> determine whether a connection is closed by peer or alive? (Use
    > select()?)


    Check the return value of read(). It will return 0 when the peer has
    closed the connection and you've read everything it sent.

    >
    > To run server side: ./test
    > To run client side: ./test

    >
    > To terminate the program: CTRL+C
    >
    > The following is my code:
    > ------------------------------------
    > #include
    > #include
    > #include
    > #include
    > #include
    > #include
    > #include
    > #include
    > #include
    > #include
    > #include
    >
    > using namespace std;
    >
    > #include "bruce_assertion.h"
    >
    > bool is_stop=false;
    >
    > void on_int(int signum)
    > {
    > printf("This program is about to quit.\n");
    > is_stop=true;
    > signal(SIGINT, SIG_DFL);
    > }
    >
    > void establish_connection(int l_socket)
    > {
    > DECLARE_DBG_SCOPE(establish_connection, true)
    >
    > char buf[256]="";
    > int socket=-1;
    > /*
    > sockaddr_un addr={0};
    > */
    > sockaddr_in addr={0};
    > socklen_t addr_len=sizeof(addr);
    > fd_set fds;
    > timeval tv={0};
    >
    > srand((unsigned int)time(NULL));
    >
    > socket=accept(l_socket, (sockaddr *)&addr, &addr_len);
    > ASSERT_CRT(socket>=0, "Fail to accept a connection.\n");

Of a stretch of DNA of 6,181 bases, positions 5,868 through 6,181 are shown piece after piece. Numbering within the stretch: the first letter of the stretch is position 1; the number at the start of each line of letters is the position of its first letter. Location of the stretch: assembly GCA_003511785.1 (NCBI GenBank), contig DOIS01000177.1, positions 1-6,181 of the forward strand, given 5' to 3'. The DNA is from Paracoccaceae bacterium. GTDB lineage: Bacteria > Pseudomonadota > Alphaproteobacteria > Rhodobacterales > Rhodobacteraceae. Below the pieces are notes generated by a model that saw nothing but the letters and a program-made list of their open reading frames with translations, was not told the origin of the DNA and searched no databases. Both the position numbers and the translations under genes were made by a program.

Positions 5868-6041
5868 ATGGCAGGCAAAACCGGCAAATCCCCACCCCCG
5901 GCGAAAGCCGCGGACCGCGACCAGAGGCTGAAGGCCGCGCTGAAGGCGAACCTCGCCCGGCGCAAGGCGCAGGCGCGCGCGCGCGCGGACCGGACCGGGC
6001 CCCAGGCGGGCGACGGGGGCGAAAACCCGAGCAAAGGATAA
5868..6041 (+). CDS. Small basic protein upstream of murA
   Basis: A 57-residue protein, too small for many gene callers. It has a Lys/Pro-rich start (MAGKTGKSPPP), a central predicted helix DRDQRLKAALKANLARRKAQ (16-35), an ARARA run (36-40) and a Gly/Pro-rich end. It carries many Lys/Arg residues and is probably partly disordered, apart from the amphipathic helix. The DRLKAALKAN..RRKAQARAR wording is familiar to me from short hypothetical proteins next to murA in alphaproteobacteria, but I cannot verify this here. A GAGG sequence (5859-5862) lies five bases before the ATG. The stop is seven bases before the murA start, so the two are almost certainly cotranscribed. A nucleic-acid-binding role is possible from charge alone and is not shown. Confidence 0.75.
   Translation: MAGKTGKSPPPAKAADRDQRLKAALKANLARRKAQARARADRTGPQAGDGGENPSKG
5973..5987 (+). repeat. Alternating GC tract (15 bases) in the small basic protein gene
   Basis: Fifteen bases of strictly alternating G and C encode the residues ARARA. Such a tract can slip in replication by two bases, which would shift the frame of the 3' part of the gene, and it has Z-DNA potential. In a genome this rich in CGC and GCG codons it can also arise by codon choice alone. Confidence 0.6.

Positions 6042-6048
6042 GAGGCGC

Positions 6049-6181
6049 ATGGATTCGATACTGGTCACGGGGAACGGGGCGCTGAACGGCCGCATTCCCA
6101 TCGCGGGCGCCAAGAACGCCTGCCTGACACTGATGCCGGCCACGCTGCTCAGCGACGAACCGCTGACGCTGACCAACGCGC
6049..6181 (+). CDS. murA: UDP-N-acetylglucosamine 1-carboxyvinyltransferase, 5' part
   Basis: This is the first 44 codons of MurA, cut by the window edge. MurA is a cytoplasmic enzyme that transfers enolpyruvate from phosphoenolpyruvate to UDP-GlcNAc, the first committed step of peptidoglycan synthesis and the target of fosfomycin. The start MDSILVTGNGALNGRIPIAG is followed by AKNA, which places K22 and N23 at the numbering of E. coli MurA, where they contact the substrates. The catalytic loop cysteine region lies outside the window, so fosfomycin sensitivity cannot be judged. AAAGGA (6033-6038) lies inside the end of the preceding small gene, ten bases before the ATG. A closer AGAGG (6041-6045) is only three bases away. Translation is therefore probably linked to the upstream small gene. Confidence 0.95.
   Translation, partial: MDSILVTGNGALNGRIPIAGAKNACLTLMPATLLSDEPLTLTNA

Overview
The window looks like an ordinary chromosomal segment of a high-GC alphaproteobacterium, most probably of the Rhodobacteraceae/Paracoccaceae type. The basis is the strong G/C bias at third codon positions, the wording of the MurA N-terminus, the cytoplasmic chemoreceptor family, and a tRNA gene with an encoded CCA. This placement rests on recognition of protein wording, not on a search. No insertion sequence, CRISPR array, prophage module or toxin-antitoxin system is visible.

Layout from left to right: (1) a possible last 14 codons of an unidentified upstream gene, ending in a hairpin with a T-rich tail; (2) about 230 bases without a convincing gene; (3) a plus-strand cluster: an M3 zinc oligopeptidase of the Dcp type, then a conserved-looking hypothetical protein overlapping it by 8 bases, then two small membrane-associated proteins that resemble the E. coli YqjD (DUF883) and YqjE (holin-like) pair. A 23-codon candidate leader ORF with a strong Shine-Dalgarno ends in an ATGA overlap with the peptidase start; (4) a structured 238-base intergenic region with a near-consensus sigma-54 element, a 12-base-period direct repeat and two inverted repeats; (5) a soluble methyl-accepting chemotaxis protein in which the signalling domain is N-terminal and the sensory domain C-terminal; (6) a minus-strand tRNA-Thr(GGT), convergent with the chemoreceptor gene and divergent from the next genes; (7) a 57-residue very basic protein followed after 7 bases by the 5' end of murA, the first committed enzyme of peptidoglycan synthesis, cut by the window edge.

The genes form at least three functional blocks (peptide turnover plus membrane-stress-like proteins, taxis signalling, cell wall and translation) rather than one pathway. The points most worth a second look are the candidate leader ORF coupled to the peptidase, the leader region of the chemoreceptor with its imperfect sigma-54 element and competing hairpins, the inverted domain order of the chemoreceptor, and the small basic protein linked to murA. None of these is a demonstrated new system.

>
    > while(!is_stop)
    > {
    > usleep(1000000);
    > printf("1111\n");
    > FD_ZERO(&fds); FD_SET(socket, &fds);
    > if(select(socket+1, &fds, NULL, NULL, &tv))
    > {
    > read(socket, buf, 256);


    You need to check the return value of read(). If it's -1, there was an
    error. If it's 0, it means EOF, i.e. the client has closed the
    connection. And if it's >0 it tells you how much data was read.

    > printf("RECV: %s\n", buf);


    %s expects a null-terminated string, but read() doesn't null-terminate
    the buffer.

    > }
    >
    > FD_ZERO(&fds); FD_SET(socket, &fds);
    > printf("2222\n");
    > if(select(socket+1, NULL, &fds, NULL, &tv))
    > {
    > sprintf(buf, "Server: %04d", rand()%1000);
    > write(socket, buf, 13);
    > }
    >
    > FD_ZERO(&fds); FD_SET(socket, &fds);
    > printf("3333\n");
    > if(select(socket+1, NULL, NULL, &fds, &tv))
    > break;
    > printf("4444\n");
    > }
    >
    > close(socket);
    > printf("[Server] Child process exit.\n");
    > exit(0);
    > }
    >
    > void start_client(void)
    > {
    > DECLARE_DBG_SCOPE(main, true)
    >
    > char buf[256]="";
    > int socket=-1;
    > /*
    > sockaddr_un addr={0};
    > */
    > sockaddr_in addr={0};
    > socklen_t addr_len=sizeof(addr);
    > fd_set fds;
    > timeval tv={0};
    >
    > /*
    > addr.sun_family=AF_UNIX;
    > strcpy(addr.sun_path, "test.socket");
    > */
    > addr.sin_family=AF_INET;
    > addr.sin_port=9999;
    > addr.sin_addr.s_addr=inet_addr("10.110.142.230");
    > /*
    > socket=::socket(PF_UNIX, SOCK_STREAM, 0);
    > */
    > socket=::socket(PF_INET, SOCK_STREAM, 0);
    > ASSERT_CRT(socket>=0, "Fail to create socket.\n");
    >
    > ASSERT_CRT(connect(socket, (sockaddr *)&addr, addr_len)>=0,